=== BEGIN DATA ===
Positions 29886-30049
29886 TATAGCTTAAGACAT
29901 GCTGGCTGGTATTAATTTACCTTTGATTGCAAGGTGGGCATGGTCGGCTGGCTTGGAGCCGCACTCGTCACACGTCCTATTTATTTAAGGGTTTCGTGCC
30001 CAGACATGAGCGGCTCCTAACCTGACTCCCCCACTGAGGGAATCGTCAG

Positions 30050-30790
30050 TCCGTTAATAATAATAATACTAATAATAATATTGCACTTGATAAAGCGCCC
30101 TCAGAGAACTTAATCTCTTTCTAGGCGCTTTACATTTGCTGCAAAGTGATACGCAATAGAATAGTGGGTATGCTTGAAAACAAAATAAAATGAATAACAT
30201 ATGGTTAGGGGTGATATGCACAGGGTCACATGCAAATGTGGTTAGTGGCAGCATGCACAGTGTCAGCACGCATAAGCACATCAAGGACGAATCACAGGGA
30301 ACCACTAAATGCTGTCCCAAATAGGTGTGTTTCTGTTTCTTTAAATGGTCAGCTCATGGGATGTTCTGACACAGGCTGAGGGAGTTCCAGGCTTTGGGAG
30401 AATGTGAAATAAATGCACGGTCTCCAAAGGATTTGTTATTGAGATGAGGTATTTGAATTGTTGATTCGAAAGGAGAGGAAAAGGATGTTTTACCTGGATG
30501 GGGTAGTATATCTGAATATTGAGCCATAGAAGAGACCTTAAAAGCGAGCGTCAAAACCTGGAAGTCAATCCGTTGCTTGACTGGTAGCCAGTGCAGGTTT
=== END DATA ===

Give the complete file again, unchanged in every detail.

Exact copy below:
Positions 29886-30049
29886 TATAGCTTAAGACAT
29901 GCTGGCTGGTATTAATTTACCTTTGATTGCAAGGTGGGCATGGTCGGCTGGCTTGGAGCCGCACTCGTCACACGTCCTATTTATTTAAGGGTTTCGTGCC
30001 CAGACATGAGCGGCTCCTAACCTGACTCCCCCACTGAGGGAATCGTCAG

Positions 30050-30790
30050 TCCGTTAATAATAATAATACTAATAATAATATTGCACTTGATAAAGCGCCC
30101 TCAGAGAACTTAATCTCTTTCTAGGCGCTTTACATTTGCTGCAAAGTGATACGCAATAGAATAGTGGGTATGCTTGAAAACAAAATAAAATGAATAACAT
30201 ATGGTTAGGGGTGATATGCACAGGGTCACATGCAAATGTGGTTAGTGGCAGCATGCACAGTGTCAGCACGCATAAGCACATCAAGGACGAATCACAGGGA
30301 ACCACTAAATGCTGTCCCAAATAGGTGTGTTTCTGTTTCTTTAAATGGTCAGCTCATGGGATGTTCTGACACAGGCTGAGGGAGTTCCAGGCTTTGGGAG
30401 AATGTGAAATAAATGCACGGTCTCCAAAGGATTTGTTATTGAGATGAGGTATTTGAATTGTTGATTCGAAAGGAGAGGAAAAGGATGTTTTACCTGGATG
30501 GGGTAGTATATCTGAATATTGAGCCATAGAAGAGACCTTAAAAGCGAGCGTCAAAACCTGGAAGTCAATCCGTTGCTTGACTGGTAGCCAGTGCAGGTTT